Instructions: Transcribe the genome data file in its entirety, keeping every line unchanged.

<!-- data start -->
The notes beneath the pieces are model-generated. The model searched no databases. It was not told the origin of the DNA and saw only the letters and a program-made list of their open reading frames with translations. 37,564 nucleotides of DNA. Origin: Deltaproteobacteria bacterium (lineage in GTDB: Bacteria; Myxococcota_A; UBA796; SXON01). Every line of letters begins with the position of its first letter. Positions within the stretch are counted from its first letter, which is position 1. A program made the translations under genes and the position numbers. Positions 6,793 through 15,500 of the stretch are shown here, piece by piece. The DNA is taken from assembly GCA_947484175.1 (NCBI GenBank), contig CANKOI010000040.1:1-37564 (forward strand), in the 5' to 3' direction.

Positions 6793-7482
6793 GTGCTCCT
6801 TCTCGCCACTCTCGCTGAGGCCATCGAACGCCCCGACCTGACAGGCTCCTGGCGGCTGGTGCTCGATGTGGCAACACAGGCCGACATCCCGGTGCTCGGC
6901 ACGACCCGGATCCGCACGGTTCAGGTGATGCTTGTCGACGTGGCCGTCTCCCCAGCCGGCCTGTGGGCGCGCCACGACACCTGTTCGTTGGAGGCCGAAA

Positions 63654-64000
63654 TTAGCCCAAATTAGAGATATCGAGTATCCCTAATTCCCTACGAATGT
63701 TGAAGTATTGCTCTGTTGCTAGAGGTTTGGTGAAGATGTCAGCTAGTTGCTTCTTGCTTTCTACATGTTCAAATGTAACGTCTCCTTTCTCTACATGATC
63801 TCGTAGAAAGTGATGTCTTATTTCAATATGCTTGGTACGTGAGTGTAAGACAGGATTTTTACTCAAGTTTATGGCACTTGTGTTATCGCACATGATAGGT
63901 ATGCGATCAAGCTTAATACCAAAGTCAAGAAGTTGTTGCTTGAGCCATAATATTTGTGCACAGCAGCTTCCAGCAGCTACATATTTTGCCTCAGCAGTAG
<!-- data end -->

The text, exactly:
The notes beneath the pieces are model-generated. The model searched no databases. It was not told the origin of the DNA and saw only the letters and a program-made list of their open reading frames with translations. 37,564 nucleotides of DNA. Origin: Deltaproteobacteria bacterium (lineage in GTDB: Bacteria; Myxococcota_A; UBA796; SXON01). Every line of letters begins with the position of its first letter. Positions within the stretch are counted from its first letter, which is position 1. A program made the translations under genes and the position numbers. Positions 6,793 through 15,500 of the stretch are shown here, piece by piece. The DNA is taken from assembly GCA_947484175.1 (NCBI GenBank), contig CANKOI010000040.1:1-37564 (forward strand), in the 5' to 3' direction.

Positions 6793-7482
6793 GTGCTCCT
6801 TCTCGCCACTCTCGCTGAGGCCATCGAACGCCCCGACCTGACAGGCTCCTGGCGGCTGGTGCTCGATGTGGCAACACAGGCCGACATCCCGGTGCTCGGC
6901 ACGACCCGGATCCGCACGGTTCAGGTGATGCTTGTCGACGTGGCCGTCTCCCCAGCCGGCCTGTGGGCGCGCCACGACACCTGTTCGTTGGAGGCCGAAA

Positions 63654-64000
63654 TTAGCCCAAATTAGAGATATCGAGTATCCCTAATTCCCTACGAATGT
63701 TGAAGTATTGCTCTGTTGCTAGAGGTTTGGTGAAGATGTCAGCTAGTTGCTTCTTGCTTTCTACATGTTCAAATGTAACGTCTCCTTTCTCTACATGATC
63801 TCGTAGAAAGTGATGTCTTATTTCAATATGCTTGGTACGTGAGTGTAAGACAGGATTTTTACTCAAGTTTATGGCACTTGTGTTATCGCACATGATAGGT
63901 ATGCGATCAAGCTTAATACCAAAGTCAAGAAGTTGTTGCTTGAGCCATAATATTTGTGCACAGCAGCTTCCAGCAGCTACATATTTTGCCTCAGCAGTAG